Straightening a violin bow
Q: What is the correct way to straighten
a warped violin bow?
Thanks, Tom DiCandia
A: New violin bows are cut straight
and are then "cambered," or bent into their final shape.
The best woods for bows bend easily.
The traditional tool is the alcohol lamp, but I have found
the best source of heat to be my kitchen stove.
I fire up the biggest burner to a nice red, electric glow,
and move the bow slowly back and forth over it.
2 to 4 inches from the heat is good.
If the finish starts to bubble, move faster, or get farther
from the heat. Wood
bends by crushing cells. If
you are bending a stick to the left, the wood on the left is getting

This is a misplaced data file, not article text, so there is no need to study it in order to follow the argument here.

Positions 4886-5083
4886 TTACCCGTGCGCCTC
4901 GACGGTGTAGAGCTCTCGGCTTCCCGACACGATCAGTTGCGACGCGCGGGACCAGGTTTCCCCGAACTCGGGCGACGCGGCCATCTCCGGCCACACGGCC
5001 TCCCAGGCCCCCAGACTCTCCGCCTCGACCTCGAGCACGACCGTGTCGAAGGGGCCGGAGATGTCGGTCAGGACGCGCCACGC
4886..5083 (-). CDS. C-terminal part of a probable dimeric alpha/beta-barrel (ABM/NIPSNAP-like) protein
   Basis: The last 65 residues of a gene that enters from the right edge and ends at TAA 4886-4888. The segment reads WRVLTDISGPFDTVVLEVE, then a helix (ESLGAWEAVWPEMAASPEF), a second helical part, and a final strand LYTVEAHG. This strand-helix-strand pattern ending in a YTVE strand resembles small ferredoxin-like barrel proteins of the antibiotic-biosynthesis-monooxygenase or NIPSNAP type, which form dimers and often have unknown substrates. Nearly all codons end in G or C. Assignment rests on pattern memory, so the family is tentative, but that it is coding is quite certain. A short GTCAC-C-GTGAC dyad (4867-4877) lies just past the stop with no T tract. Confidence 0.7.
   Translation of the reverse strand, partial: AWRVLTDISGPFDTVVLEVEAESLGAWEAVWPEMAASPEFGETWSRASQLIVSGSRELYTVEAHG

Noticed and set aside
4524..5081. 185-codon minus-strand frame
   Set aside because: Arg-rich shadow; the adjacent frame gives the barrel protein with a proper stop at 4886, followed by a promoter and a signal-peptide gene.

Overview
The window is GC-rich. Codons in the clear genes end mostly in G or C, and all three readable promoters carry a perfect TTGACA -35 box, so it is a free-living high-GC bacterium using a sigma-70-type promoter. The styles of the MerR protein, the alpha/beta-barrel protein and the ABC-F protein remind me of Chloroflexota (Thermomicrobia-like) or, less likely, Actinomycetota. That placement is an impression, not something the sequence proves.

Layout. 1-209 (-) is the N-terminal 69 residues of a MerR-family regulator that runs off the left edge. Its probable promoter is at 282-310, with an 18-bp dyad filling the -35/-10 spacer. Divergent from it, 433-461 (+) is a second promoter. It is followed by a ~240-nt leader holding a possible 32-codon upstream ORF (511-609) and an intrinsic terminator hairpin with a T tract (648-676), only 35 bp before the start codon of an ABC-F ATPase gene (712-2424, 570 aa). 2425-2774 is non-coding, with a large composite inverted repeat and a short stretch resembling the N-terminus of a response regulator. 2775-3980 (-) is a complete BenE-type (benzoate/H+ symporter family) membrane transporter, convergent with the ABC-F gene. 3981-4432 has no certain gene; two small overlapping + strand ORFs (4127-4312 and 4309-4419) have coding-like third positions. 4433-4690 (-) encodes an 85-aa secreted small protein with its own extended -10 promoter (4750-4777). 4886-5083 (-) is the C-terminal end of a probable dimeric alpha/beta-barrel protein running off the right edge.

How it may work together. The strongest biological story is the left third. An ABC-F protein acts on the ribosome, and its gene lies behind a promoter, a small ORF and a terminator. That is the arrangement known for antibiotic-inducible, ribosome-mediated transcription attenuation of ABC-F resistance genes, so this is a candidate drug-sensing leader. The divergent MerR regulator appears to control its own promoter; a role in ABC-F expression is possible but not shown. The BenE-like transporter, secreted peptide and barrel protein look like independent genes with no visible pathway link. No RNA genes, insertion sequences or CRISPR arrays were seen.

shorter and the wood on the right is staying the same length.
Hence, you only need to heat the left side, not both sides.
If you have a long even
warp, heat the whole, convex side of the bow.
If you have a short kink, just heat that part.
bow is good and hot, bend it across your leg.
Bend a little and sight down it.
If you overbend, you have to correct by heating and crushing
the other side. Try
not to overbend. Blue
jeans will protect your legs from the heat.
Some people add an apron for a little more protection.
Don't try this bare legged.
Let the bow cool completely before use.
If the bow
has hair on it this becomes a two man job.
One person follows the above instructions, and the other
holds the hair straight out from the tip of the bow.
that I sometimes use in the summer is to put the warped bow in the
back window of my car in the sunlight.
After an hour it will bend easily.
This bending in the sun is why many bows are warped in the
first place. Lots of
violin cases put some tork on the bow.
Add a little summer heat and the bow conforms to the case.